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HONIARA – The small island developing states (SIDS) of the Pacific celebrated this year’s World Tuna Day on 2 May with a virtual dialogue with a serious purpose.
The discussion involved the United Nations’ Group of Friends of the Oceans. The group is made up of countries that help to accelerate the full implementation of the United Nations Development Program’s sustainable development goal 14, which focuses on life below water.
In the Western and Central Pacific Ocean (WCPO), the SIDS collect millions of dollars in revenue from the tuna fisheries they manage. The revenue is vital for income, employment and food for Pacific Islanders.
They are working around the clock to ensure that the harvesting of tuna is kept at levels that allow the fish to maintain healthy populations. So far, the WCPO has managed to keep tuna numbers at sustainable levels. But this is becoming more difficult. They face the pressures of increasing demand and uncertainty over the availability of tuna as the ocean environments change.
This was the focus of the discussions on World Tuna Day.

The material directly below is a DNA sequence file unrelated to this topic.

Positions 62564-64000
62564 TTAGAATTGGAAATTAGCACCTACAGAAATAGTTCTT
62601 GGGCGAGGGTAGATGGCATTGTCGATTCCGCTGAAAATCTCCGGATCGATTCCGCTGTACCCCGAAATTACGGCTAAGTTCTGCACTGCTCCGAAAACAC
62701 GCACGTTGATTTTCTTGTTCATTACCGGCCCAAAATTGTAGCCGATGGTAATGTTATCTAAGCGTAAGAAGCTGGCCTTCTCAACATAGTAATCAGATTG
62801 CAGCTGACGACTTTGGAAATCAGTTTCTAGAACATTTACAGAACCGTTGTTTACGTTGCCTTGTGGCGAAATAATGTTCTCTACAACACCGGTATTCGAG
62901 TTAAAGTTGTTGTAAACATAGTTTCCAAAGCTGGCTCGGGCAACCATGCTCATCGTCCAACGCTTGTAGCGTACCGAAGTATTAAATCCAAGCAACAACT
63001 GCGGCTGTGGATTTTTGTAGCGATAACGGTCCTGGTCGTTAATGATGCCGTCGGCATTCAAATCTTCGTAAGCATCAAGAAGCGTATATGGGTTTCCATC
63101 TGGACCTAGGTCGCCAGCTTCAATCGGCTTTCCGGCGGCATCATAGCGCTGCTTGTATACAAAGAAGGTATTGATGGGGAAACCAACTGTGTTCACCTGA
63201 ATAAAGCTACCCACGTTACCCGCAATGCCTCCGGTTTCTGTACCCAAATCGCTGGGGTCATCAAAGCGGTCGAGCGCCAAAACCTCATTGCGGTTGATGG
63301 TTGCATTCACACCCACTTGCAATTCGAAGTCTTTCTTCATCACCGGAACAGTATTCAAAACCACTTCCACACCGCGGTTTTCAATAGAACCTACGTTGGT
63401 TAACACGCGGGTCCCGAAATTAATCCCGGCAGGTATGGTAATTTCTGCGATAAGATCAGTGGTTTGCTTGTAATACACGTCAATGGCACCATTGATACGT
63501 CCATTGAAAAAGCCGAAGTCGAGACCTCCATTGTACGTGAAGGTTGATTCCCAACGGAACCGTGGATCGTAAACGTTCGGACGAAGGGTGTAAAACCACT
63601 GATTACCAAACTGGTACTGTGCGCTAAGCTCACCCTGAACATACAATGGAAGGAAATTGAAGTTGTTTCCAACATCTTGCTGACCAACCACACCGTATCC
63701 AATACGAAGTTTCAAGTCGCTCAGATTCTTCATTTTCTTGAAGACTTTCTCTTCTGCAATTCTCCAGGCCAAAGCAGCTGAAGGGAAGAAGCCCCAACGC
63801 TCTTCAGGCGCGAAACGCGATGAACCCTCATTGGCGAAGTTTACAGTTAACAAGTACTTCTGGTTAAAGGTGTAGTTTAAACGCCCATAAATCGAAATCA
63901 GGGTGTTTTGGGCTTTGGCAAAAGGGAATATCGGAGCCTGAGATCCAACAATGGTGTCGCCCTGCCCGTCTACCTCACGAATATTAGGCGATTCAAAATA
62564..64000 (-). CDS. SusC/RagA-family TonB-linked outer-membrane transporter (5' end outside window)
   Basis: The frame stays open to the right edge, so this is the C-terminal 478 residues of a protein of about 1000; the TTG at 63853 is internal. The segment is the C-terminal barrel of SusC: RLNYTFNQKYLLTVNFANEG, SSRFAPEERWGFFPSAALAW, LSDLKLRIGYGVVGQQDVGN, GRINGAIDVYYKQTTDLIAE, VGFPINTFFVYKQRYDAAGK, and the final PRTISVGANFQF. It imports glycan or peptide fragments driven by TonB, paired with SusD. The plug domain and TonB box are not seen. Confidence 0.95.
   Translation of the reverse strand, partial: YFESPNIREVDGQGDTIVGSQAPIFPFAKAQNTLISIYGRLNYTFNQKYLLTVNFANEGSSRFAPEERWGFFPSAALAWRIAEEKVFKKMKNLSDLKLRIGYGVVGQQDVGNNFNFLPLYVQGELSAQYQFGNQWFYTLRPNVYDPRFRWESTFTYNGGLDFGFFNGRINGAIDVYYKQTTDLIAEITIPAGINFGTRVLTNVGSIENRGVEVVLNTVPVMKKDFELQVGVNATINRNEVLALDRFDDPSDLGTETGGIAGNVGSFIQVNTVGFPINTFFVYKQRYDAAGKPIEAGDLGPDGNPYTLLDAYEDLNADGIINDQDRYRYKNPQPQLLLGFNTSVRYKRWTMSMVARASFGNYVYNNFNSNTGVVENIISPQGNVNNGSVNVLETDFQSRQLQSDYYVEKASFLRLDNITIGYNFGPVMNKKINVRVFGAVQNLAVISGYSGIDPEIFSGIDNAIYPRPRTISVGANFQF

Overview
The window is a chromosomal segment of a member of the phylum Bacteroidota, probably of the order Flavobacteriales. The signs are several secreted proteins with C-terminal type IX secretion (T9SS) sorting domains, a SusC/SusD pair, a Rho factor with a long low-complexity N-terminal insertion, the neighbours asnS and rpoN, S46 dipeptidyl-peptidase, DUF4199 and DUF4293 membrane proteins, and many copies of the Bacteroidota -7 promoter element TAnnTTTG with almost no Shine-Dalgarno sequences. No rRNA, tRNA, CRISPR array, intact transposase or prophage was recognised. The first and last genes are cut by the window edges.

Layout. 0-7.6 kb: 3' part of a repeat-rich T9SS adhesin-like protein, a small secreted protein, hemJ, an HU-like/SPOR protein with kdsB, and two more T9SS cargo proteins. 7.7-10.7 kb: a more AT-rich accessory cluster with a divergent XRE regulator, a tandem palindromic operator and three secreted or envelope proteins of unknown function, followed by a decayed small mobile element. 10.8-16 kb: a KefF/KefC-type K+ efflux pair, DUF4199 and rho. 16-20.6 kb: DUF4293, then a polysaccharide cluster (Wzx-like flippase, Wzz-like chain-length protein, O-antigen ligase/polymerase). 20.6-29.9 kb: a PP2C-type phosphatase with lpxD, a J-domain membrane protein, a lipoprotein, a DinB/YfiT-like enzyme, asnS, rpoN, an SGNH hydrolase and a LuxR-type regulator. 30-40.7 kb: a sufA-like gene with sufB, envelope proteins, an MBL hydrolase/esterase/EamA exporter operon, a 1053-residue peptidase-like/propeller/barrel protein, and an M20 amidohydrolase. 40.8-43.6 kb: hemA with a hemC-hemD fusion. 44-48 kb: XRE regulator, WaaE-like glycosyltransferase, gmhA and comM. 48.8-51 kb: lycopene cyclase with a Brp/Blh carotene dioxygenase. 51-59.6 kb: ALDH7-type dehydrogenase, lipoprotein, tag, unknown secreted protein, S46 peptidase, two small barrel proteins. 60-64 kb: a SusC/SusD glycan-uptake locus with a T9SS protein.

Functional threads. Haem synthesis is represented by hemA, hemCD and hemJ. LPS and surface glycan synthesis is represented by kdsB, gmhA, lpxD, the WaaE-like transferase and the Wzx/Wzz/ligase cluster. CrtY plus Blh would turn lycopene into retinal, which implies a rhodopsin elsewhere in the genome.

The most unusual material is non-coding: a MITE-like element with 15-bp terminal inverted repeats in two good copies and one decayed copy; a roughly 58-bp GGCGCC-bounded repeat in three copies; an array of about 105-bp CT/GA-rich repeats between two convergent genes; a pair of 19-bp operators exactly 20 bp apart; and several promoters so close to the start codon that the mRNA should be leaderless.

The first World Tuna Day was held in 2017 following a vote in the United Nations. The aim of the day is to draw the attention of consumers, governments, industry and civil society to the pressures placed on tuna as a vital source of food and livelihoods. As pressure increases, the need for collective global action to sustain viable numbers of tuna also increases.
In everyone’s interest to sustain tuna numbers
Fiji’s permanent representative to the UN, Dr Satyendra Prasad, took part in the dialogue on behalf of the Pacific SIDS. He spoke on the significance of tuna to the Pacific states and the need to be serious in its sustainability.
“Tuna is a significant source of food and an economic driver for SIDS, with approximately 7 million tonnes of tuna landed yearly. The SIDS region alone provides just less than 40% of the global tuna catch,” Dr Prasad said.
He added that the Pacific states were reminding the world that “it is in the interests of both the small states of the Pacific and of the world that this resource be managed sustainably”.
Dr Prasad reminded the UN audience that the intention of World Tuna Day 2020 was to focus global attention to the considerable pressures that tuna stocks around the world face from illegal fishing and overfishing, from harmful subsidies to fisheries, and from the effects of climate change.